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WikiLeaks: US 'urged to strike Iran'

8 years ago5.5K views

ODN

ODN


Arab rulers secretly lobbied America to launch air strikes to destroy Iran's nuclear programme, according to leaked US diplomatic cables.

Details from 250,000 leaked United States embassy cables obtained by the WikiLeaks whistleblowers website have been published by a number of newspapers given advance sight of the material, including The Guardian.

The newspaper said it would be publishing details later in the week of cables relating to the UK - including allegations of "inappropriate behaviour" by a member of the Royal Family which was said to have "startled" US diplomats.

Both the British and US governments have strongly condemned the leaks while insisting that they would not damage relations between the two countries.

The most striking of the initial disclosures is that Arab leaders have been privately urging the US to take military action to halt Iran's nuclear programme before it is too late.

The King of Bahrain was quoted as telling US diplomats that Tehran's nuclear drive "must be stopped". In another cable, he was said to have warned: "The danger of letting it go on is greater than the danger of stopping it".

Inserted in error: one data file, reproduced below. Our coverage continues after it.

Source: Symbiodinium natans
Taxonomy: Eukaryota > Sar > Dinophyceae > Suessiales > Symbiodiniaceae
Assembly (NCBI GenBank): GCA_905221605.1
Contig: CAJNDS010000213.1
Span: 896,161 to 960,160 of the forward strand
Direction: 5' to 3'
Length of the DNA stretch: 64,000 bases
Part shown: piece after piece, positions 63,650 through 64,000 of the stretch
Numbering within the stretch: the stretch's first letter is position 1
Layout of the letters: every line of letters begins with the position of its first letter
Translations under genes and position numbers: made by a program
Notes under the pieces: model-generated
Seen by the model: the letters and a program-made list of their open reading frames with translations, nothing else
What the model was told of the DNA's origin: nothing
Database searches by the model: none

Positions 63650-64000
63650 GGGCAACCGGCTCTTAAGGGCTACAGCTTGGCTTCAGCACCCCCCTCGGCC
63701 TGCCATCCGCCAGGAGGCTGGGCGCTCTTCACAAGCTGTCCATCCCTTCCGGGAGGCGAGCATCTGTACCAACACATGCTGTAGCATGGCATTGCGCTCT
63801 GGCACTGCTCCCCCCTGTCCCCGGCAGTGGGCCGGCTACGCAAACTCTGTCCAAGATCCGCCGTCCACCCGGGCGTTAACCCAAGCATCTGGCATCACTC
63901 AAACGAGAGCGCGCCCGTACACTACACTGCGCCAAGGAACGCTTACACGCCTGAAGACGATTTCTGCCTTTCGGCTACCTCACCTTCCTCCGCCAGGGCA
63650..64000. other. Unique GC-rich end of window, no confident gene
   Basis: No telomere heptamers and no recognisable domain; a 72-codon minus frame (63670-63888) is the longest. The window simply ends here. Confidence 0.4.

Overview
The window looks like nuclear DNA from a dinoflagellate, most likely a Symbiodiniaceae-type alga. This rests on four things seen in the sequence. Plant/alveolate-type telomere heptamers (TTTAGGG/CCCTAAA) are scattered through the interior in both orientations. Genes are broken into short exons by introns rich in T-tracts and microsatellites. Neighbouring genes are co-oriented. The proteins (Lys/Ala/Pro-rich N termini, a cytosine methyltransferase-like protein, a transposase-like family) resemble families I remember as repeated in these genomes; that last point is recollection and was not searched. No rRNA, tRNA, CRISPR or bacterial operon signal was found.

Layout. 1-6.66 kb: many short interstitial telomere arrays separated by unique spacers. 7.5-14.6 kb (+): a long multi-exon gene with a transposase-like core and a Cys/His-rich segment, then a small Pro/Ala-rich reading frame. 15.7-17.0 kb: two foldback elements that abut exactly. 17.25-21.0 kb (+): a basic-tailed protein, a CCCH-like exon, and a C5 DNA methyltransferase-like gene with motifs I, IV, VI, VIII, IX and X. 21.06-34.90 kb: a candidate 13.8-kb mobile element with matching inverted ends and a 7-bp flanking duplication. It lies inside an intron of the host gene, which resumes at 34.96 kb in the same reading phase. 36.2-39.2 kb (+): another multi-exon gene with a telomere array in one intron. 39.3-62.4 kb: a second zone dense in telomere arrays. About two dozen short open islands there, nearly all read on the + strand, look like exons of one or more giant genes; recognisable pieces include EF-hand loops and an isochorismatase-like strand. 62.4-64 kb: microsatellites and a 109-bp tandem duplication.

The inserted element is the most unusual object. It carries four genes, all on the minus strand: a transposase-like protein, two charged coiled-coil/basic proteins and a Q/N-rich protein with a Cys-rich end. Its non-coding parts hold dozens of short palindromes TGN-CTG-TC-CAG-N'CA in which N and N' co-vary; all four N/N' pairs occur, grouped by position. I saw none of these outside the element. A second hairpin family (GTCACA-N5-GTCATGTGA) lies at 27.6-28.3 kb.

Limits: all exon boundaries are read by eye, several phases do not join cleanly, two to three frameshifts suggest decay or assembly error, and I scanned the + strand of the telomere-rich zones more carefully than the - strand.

He was said to have been backed by King Abdullah of Saudi Arabia who was said to have repeatedly urged Washington to "cut off the head of the snake" while there was still time.

The cables were also said include "harsh" criticism by US embassy staff of their host governments, including Russia and China, and unflattering pen portraits of world leaders.

Russian prime minister Vladimir Putin is described as "alpha dog" and the cables are said to detail alleged links between the government in Moscow and organised crime.

Afghan president Hamid Karzai was said to be "driven by paranoia" while German chancellor Angela Merkel "avoids risks and is rarely creative". Iranian president Mahmoud Ahmadinejad is compared to Hitler.

The White House has directed government agencies to tighten procedures for handling classified information following the mass leak.

The new procedures would ensure "that users do not have broader access than is necessary to do their jobs effectively, as well as implementation of restrictions on usage of, and removal media capabilities from, classified government directives".

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